What to do with this activity?
"Traffic jam" and "jam" you put on toast!
Talk to your child about what words mean.
Explain to your child that the meaning of a word can change if that word is put with another word, like "jam" in "traffic jam".
Explain the meaning of words that sound the same but have two meanings, like "bear" and "bare"; or the Christmas "turkey" and "Turkey" the country.
If your child uses a wrong word when talking, say the right one to them rather than correct them. For example, if a child says, "I goed to the shop", you can say “Oh, you went to the shop”.
Children improve their language by hearing how words are used in everyday life. Chatting to your child helps build their communication skills. Getting your child to tell you stories or explain things, helps them to put ideas in the right order. This is an important skill for listening and speaking.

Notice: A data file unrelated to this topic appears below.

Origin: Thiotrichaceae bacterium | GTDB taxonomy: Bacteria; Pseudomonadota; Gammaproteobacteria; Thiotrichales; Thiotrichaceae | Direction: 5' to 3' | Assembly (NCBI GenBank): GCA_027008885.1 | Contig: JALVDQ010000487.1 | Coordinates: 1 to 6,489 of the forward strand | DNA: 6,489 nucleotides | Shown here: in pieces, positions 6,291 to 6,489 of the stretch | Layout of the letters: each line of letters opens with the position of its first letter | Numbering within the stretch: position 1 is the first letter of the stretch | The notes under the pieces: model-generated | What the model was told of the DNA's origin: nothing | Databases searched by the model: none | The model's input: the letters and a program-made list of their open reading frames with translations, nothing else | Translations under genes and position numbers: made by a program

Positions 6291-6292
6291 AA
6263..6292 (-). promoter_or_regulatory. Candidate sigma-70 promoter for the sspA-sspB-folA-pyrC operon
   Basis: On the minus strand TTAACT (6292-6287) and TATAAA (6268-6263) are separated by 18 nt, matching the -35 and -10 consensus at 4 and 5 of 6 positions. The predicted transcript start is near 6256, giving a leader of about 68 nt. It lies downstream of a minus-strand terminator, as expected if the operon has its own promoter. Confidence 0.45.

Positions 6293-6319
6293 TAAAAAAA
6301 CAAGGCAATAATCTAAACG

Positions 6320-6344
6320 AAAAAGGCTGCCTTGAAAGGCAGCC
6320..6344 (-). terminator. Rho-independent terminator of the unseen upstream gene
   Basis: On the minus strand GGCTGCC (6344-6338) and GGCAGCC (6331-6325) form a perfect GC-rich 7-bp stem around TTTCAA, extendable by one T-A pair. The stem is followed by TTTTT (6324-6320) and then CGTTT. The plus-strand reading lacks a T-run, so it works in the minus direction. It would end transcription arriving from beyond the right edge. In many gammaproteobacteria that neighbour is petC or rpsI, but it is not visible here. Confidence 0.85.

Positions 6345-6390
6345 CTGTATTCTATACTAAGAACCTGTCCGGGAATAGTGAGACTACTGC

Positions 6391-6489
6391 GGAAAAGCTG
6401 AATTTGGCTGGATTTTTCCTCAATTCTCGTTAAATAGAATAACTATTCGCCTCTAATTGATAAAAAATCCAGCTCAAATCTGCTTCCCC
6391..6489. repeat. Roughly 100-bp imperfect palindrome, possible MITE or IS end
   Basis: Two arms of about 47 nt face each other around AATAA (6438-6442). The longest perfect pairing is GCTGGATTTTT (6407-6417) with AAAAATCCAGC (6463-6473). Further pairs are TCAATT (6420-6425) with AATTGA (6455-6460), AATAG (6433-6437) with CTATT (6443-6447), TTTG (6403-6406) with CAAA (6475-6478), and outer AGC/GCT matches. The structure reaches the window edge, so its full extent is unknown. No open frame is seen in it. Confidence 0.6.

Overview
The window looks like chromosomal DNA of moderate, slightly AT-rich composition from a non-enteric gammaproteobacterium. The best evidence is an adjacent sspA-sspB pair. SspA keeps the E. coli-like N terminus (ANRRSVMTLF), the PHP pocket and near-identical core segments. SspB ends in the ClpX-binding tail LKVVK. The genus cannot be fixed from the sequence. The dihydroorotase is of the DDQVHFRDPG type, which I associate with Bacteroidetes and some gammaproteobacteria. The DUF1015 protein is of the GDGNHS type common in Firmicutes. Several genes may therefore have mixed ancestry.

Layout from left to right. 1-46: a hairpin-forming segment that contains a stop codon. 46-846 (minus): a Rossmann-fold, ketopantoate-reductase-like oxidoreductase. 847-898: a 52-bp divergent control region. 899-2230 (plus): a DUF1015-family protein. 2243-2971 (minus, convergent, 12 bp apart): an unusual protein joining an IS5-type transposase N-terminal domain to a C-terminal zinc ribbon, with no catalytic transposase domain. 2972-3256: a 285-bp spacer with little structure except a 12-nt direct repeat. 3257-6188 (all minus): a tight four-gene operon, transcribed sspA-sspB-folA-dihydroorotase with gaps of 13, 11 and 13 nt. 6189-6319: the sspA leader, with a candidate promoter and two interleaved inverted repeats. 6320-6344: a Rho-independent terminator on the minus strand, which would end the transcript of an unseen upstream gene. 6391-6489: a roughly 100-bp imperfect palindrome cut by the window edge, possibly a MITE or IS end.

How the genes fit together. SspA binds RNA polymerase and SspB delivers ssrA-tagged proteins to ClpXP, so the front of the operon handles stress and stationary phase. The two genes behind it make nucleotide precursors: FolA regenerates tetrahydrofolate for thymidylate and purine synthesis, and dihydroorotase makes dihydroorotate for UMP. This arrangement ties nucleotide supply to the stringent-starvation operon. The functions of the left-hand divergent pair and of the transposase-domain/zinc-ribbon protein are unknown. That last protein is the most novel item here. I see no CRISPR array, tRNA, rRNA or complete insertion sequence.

When you’re out and about with your child ask them to recall little things that happened on previous trips. For example, “Do you remember what we saw here yesterday?” This helps your child to recall, listen, speak and to become more aware of their surroundings – good skills for listening and speaking.
But remember, to listen well, first let your child finish what they are saying. Avoid too many questions that might interrupt their train of thought. Try not to think about what you want to say next. Concentrate on what your child is saying. Check with them that you understood, for example, “So what you are saying is…”
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